One of the big challenges faced by content marketers is the constant need to think up new ideas, often around the same topic. This is particularly true when it comes to blogging. These days, the shelf life of even the most compelling blog posts is pretty short thanks to our ever-decreasing attention spans and Google’s bias towards new content. A blog is like a great white shark—it has to keep moving or it dies.
In order to keep your content engaging, relevant, and regularly-updated, you need to keep the creative juices flowing in your editorial team. So the next time you get together to brainstorm some article ideas, here are 3 tips that might help.
Tip #1: Mix Up Your Team During Article Brainstorming to Promote Fresh Thinking
When it comes to pumping out new ideas, a lot of people find it useful to change their environment. Getting away from your computer screen and sitting in a breakout area or the coffee room can provide some helpful stimulation. That’s why companies spend money on beanbags or take all the chairs out of their meeting rooms.
But just as important as where you are is who you are with. We’ve found that putting people together for article brainstorming who write for clients in completely different verticals can be an excellent way of introducing some fresh thinking.
Your tech writers might not be too familiar with the hot topics and recurring themes in health care, but the questions they ask might be just the stimulus that your health writers need to come up with some truly original article ideas.
And to return the favor, discussing the recent articles on the tech beat could create some new and interesting angles for posts about health and well-being. In fact, it’s surprising how often the same idea can spawn articles on seemingly unrelated client briefs.
Tip #2: Create Mind Maps to Help with Idea Association
When I was first introduced to mind maps at business school, I was pretty skeptical, but come exam time they proved to be an excellent learning tool. Your writers might not be swotting up for a strategy paper, but they can still put the concept of mind maps to good use, drilling into their topic areas and generating new article ideas.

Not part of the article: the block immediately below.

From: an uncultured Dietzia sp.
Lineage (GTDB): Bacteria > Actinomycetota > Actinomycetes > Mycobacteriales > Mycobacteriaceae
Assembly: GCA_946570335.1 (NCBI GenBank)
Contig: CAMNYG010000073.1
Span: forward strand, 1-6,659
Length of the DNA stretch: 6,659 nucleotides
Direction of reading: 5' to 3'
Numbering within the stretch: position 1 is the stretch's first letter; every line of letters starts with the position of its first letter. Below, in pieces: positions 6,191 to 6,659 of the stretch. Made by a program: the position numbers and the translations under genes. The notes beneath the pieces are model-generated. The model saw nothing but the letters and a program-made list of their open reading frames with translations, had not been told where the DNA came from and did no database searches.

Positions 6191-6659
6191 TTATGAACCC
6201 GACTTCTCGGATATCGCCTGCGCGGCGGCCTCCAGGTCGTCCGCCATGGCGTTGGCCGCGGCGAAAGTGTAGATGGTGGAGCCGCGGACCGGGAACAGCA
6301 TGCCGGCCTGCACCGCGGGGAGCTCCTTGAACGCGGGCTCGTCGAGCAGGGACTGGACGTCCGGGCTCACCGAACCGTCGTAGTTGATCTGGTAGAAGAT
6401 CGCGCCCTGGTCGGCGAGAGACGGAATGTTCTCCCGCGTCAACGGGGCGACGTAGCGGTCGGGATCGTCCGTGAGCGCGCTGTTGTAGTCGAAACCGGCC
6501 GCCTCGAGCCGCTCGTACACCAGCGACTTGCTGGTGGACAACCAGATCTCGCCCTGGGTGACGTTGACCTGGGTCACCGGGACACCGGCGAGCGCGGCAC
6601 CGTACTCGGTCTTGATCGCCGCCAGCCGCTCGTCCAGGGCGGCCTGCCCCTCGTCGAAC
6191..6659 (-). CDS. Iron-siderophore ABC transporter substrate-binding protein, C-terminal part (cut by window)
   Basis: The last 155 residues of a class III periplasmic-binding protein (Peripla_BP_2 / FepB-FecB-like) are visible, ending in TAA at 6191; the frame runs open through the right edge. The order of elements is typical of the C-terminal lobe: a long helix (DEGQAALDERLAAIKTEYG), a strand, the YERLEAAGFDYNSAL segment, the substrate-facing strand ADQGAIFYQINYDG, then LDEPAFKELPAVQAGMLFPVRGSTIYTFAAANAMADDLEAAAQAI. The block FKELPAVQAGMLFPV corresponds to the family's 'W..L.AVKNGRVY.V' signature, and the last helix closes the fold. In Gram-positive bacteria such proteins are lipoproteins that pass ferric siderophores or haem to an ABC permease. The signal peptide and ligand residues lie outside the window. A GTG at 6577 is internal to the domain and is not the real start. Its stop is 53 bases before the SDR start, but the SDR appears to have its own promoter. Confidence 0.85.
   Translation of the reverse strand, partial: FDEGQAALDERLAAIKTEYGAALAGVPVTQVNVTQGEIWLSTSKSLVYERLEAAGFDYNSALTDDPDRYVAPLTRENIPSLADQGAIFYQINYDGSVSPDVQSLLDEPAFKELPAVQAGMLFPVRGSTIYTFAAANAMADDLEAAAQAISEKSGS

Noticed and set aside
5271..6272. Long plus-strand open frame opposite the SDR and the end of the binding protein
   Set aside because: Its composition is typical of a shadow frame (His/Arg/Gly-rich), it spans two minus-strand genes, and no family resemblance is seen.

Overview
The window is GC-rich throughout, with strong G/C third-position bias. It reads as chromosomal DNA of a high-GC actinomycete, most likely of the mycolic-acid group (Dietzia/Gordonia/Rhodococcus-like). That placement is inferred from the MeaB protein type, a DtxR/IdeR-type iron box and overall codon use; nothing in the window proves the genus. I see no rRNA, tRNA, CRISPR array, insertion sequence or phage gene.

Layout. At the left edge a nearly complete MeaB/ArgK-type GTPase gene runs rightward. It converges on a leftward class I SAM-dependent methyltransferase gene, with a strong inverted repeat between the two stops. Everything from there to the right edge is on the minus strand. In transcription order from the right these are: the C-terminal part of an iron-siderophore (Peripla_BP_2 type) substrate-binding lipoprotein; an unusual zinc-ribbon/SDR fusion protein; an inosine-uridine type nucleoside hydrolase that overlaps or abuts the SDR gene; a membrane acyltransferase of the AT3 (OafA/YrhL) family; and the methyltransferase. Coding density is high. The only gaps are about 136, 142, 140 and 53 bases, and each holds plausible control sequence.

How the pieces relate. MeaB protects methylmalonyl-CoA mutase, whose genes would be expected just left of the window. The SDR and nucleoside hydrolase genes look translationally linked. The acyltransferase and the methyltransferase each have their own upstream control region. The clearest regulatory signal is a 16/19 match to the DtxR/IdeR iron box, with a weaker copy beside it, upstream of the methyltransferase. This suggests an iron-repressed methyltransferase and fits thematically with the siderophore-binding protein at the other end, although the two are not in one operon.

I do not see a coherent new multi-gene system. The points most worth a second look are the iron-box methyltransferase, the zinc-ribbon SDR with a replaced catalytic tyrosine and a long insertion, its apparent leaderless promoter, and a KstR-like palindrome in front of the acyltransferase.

The idea with a mind map is that you take a given topic and put it at the center of your page. You then branch off broad categories from that main topic and then draw some more branches drilling down into each category. There are plenty of apps that draw mind maps for you, but I always prefer doing them by hand as it’s more satisfying to create them that way, and the information tends to be easier to recall.
A mind map for a cycling blog might start with “Cycling” at the center of a plain piece of paper or a whiteboard. You might then add some broad categories, such as “Keep Fit,” “Environment,” “Bike Industry,” and “Sport.” From each of these broad categories you branch down into more specific topics (you might add branches for “benefits of regular exercise” and “government diet campaigns” under your “Keep Fit” category, for example).
Drilling down into topics like this will mean a good idea leads to a bunch of great articles instead of just one. If it’s a new subject area, mind maps are an excellent way to explore and learn. If it’s something familiar, they can expand your thinking into new areas.
Tip #3: Use Visual Aids to Provide Creative Cues in Your Workspace
Of course mind maps also look great on the wall, which brings me to my third tip. Placing visual aids around the place can be an excellent mental stimulant for your writing team. It also ensures that the creative work from your brainstorming sessions is put to good use.
Whiteboards, window writers, idea paint, or old-fashioned paper and sticky tape can help build a creative environment where your editorial people are surrounded by little prompts and reminders that can lead to new content ideas.
Redecorating the office in this way will also make it more likely that your writers will find links between the topics they need to write about and stories in the mainstream media or doing the rounds on blogs and news sites. Angles on breaking news stories are easy to miss, but a good visual snapshot of a topic is a great way to help your writers spot them.